Lawmakers, political experts analyze Roe v. Wade decision
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JACKSONVILLE, Fla. – The landmark Roe v. Wade ruling Friday by the Supreme Court will have ripple effects. The issue is expected to change the way mid-term election campaigns are conducted this summer and fall.

Florida lawmakers passed a ban on abortion after 15 weeks of pregnancy earlier this year, which Gov. Ron DeSantis signed in April. That goes into effect July 1.

Those lawmakers have been in special legislative session twice this year, following their normal 60-day session in Tallahassee.

With the Supreme Court decision overturning Roe, there’s intrigue about whether the state would create more legislation this year.

“Well, I think it’s a little late in the election cycle for a special session. I could be wrong. But I did hear some mumblings about a special session to further reduce a woman’s access to health care and her decision to decide for herself what she wants to do,” said Democratic State Sen. Audrey Gibson.

Gibson and government law attorney Chris Hand spoke with me Friday.

What does the Supreme Court’s decision to overturn Roe v. Wade mean for Florida and Georgia? State Sen. Audrey Gibson and government law attorney Chris Hand weigh in.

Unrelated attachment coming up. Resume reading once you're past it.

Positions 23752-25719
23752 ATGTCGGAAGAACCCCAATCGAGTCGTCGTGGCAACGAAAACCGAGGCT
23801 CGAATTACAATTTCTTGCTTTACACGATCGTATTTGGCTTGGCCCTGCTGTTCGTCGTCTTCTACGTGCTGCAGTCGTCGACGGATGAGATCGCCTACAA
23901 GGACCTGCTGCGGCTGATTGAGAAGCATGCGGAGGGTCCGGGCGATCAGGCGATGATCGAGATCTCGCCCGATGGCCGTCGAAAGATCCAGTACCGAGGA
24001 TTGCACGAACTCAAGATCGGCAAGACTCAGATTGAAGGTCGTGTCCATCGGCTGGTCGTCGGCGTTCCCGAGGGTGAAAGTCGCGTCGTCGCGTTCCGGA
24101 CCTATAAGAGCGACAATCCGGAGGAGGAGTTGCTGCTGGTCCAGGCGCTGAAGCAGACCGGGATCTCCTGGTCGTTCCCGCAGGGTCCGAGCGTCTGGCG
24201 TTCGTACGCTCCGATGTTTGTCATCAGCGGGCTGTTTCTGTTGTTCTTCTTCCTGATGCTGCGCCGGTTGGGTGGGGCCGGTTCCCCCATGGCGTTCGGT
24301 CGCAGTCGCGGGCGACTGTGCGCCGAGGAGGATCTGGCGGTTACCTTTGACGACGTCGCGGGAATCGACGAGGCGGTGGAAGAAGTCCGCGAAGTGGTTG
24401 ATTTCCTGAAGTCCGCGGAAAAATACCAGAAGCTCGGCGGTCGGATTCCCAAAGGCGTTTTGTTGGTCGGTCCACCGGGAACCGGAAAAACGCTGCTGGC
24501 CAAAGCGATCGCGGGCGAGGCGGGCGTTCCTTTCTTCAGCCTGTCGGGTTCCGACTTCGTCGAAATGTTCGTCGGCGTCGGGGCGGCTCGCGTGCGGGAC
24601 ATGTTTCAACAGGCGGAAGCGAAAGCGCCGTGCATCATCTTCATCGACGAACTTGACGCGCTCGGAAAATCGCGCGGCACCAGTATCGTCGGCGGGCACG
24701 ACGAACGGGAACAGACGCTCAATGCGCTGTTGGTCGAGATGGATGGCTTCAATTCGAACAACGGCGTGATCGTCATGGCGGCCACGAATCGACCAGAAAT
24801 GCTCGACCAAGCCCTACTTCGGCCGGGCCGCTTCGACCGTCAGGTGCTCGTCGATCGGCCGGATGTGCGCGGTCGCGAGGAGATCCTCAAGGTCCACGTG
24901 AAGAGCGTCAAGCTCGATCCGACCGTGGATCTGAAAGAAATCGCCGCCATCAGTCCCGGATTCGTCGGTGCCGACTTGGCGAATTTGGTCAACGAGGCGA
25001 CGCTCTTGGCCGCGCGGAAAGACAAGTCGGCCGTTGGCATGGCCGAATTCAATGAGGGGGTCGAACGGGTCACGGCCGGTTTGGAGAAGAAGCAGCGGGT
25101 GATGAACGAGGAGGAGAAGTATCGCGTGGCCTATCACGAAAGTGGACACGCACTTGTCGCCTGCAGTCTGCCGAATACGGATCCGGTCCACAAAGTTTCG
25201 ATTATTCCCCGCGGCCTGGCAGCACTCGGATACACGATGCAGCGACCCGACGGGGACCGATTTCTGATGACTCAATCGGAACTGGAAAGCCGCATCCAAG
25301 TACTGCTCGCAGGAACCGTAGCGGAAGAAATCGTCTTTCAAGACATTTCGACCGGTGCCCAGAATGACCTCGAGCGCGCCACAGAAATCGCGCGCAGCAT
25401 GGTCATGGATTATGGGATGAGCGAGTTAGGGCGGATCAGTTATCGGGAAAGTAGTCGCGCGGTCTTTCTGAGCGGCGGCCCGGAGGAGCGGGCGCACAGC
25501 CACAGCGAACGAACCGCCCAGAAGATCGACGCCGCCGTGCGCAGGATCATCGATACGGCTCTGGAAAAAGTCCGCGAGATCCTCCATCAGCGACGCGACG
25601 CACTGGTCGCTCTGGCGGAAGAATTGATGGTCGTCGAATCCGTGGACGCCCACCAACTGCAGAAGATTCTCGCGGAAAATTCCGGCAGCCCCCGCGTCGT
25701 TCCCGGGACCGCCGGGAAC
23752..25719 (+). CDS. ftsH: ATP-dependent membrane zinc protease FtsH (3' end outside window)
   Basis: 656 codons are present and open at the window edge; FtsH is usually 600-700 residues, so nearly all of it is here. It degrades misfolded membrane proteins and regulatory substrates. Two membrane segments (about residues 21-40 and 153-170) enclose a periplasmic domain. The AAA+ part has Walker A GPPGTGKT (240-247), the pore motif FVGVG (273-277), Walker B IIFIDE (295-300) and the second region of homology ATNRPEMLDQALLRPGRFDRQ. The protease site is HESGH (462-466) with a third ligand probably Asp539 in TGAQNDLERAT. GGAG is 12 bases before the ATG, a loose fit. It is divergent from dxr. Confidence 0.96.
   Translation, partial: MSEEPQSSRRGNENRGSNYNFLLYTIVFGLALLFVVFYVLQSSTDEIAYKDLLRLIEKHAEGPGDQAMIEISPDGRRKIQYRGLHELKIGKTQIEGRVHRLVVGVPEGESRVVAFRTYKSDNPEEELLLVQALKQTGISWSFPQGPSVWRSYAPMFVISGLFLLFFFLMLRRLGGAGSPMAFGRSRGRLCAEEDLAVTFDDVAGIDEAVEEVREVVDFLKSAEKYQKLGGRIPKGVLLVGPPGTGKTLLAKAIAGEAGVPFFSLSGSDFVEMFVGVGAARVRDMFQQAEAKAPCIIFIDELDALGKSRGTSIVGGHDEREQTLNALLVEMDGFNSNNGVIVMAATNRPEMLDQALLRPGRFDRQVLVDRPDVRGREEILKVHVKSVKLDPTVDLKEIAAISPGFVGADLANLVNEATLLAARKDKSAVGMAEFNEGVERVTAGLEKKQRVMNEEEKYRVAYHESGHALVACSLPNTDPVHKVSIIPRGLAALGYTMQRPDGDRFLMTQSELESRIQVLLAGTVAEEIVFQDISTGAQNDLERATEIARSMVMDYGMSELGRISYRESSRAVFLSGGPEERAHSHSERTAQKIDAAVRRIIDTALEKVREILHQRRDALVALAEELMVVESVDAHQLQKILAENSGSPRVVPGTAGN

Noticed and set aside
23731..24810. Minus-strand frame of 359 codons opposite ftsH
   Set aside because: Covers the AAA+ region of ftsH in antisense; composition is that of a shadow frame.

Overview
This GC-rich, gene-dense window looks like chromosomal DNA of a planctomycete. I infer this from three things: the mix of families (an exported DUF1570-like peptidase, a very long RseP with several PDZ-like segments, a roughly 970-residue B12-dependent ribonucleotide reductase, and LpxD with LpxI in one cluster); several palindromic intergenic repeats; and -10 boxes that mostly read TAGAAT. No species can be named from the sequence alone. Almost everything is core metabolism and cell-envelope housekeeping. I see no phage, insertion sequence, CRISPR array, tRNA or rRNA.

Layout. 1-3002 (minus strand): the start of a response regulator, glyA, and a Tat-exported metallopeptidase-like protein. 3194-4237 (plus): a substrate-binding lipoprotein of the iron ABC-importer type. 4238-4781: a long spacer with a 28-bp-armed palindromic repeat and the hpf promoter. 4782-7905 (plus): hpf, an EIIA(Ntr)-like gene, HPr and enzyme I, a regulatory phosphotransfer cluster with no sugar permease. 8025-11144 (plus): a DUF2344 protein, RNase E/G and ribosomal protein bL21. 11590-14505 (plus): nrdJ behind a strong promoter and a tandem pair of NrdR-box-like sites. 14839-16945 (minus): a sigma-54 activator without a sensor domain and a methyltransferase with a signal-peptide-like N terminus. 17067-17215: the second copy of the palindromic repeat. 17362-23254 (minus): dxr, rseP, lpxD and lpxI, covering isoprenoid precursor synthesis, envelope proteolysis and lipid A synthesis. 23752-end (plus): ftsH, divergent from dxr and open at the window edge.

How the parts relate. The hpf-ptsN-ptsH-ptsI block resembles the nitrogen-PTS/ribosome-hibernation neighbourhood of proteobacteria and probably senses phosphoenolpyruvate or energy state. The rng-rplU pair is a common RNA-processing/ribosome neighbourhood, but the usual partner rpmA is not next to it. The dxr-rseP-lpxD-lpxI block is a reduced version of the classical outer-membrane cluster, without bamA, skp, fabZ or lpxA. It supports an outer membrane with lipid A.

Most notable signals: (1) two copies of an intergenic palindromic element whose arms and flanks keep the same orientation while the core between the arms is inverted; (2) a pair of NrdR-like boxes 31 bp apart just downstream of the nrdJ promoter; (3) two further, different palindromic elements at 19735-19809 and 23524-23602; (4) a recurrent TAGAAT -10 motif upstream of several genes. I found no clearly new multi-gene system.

That 15-week abortion ban passed this year faces at least two legal challenges, but is scheduled to start next Friday.

“That’ll be a big issue, that constitutional right to privacy, which Florida has in its state constitution. And also worth pointing out that constitutional right to privacy was passed by voters overwhelmingly in 1980,” Hand said.

Political analyst Rick Mullaney and City Councilwoman Brenda Priestly Jackson join me on This Week in Jacksonville.

The landmark Roe v. Wade ruling Friday by the Supreme Court will have ripple effects. The issue is expected to change the way mid-term election campaigns are conducted this summer and fall.

Mullaney believes abortion instantly becomes an election issue and could help the president’s party.

“This is a big deal, for the Democrats in particular,” Mullaney said. “It’s potentially helpful in two ways: One is to motivate their voters and to motivate their base to turn out at the polls because elections are about turnout. But the second, and this is an opportunity, quite frankly, is to change the topic from inflation. Inflation for the Democrats right now is a loser and the economy is a loser. It’s a challenge.”

Jackson believes the Supreme Court ruling – and even the leak of the draft opinion this spring – has political implications.

“It should motivate folks to go out to the polls and vote because it’s, you know, you cannot be focused on inflation and you cannot be focused on all of these other abstract issues if you are not free to engage in our economy,” Jackson said.

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